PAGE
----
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  • Writer's pictureThe Gaudie

Strong Women in Cinema: Case Studies

by Sofia Galli

Movies mirror ourselves, our desires, our passions. We convert the cinematic settings into the circumstances we live in, we set goals according to what characters achieve, and in them, we see the reflections of diverse life possibilities, prospects, inner revolutions. Thus far, films represent of the most accessible forms of art, so that it is crucial for them to both maintain a core of likelihood, even when they take place in sci-fi realities, they have a meaningful message to spread, and the ending is not a happy one.

Thelma & Louise (Ridley Scott, 1991), Léon: The Professional (Luc Besson, 1994) and Million Dollar Baby (Clint Eastwood, 2004) are three films by outstanding directors. Through the genres of dramatic picture, thriller and sports drama, these cult films all share, at the core, a vision of women as strong-minded, tenacious beings, who are able to upturn their lives with astonishing levels of determination. This idea is expressed across different stages of life, from childhood, with an exceptional 12-year-old Natalie Portman as Mathilda in Léon, youth, with the Oscar-winning actress Hilary Swank as Maggie in Million Dollar Baby, to adulthood, with Geena Davies and Susan Sarandon as Thelma and Louise.

In Léon: The Professional, young Mathilda is part of an abusive family living in a flat next to the hitman Léon (Jean Reno). When DEA murders Mathilda’s family, she seeks shelter at Léon’s. The two become unexpectedly close to one another. As she teaches him the importance of easiness and affection, she deepens her sense of courage and willpower. The same courage that Maggie, in Million Dollar Baby, is determined to show Frankie (Clint Eastwood), a boxing trainer who initially refuses to coach her. Maggie works untiringly in the gym and eventually succeeds in proving her physical as well as psychological strength. Most importantly, Maggie does not do so only in the moments of triumph, but in those of vulnerability, too.

That said, if Maggie and Mathilda receive help from two resolute men in demonstrating and developing their bravery, Thelma & Louise has its roots in quite a different scenery, characterised by male domination. The two strive to escape their reality setting off for a road trip together that eventually becomes a proper journey on the run, where they challenge patriarchy and establish their free-standing status as women and friends.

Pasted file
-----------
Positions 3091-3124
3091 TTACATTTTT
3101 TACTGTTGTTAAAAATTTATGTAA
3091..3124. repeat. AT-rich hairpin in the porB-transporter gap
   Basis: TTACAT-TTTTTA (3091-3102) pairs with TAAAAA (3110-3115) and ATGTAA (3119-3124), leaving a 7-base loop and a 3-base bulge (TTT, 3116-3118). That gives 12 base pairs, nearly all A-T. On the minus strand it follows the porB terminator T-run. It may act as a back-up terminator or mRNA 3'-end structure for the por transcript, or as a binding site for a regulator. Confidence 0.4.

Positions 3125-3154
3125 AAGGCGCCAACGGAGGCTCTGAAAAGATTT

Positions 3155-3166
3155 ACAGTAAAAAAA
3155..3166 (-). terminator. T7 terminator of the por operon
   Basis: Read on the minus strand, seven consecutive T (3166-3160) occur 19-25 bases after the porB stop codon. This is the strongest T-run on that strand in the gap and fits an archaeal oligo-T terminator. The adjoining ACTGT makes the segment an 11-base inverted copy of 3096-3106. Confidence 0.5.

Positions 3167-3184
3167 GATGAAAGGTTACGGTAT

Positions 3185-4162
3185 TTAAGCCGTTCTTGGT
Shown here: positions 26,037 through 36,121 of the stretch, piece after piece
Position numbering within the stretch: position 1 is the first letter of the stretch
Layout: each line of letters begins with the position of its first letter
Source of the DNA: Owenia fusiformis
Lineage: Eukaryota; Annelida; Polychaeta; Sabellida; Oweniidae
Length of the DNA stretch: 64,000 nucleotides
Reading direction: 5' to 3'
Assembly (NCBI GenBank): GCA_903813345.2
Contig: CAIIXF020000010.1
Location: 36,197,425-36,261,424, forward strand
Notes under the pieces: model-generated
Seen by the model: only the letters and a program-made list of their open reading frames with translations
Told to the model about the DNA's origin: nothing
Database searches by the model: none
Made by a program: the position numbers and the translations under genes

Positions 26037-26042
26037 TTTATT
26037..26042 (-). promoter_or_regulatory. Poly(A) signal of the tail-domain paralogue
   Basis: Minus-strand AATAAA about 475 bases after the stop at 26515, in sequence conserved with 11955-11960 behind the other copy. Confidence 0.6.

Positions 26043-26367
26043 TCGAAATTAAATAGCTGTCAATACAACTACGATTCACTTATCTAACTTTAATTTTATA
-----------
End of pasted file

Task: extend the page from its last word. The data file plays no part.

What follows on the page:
Thelma & Louise, Léon: The Professional and Million Dollar Baby portray a type of woman which rejects the weakness and fragility that often emerges in relation to femininity. In a system where patriarchy is embedded in social life, these absolute must-see films reframe the role of women in visual arts, confronting the stereotypical idea of ‘girlish’ characters who support men in their part, rather than being mutually supported by them in the attainment of personal worth and recognition.

The women called forth in the article prove that women can truly fulfil strong roles. They share the concept that women have the capability to redimension their reality, seeking for and obtaining active changes. In particular, this is done within the context of an extremely high cinematographic arena, where the skills of actors, directors and other members involved in the filmmaking process further validate the point made in this article.

For these reasons, it is of key importance for women to look out for movies that do not necessarily ask them to be the subordinate characters, merely emphasised by bodily beauty, but they also acknowledge a much greater value in their potential, in a way that can boost the confidence of many viewers. In parallel, men have the possibility to recognise women’s determination and enhance the credit given to them in real life environments, through an approach based on mutual aid rather than demotion. If watched through the right proactive lens, movies like these can lead the audience to reevaluate power relations, whilst surely keeping you entertained for the whole length of the film.


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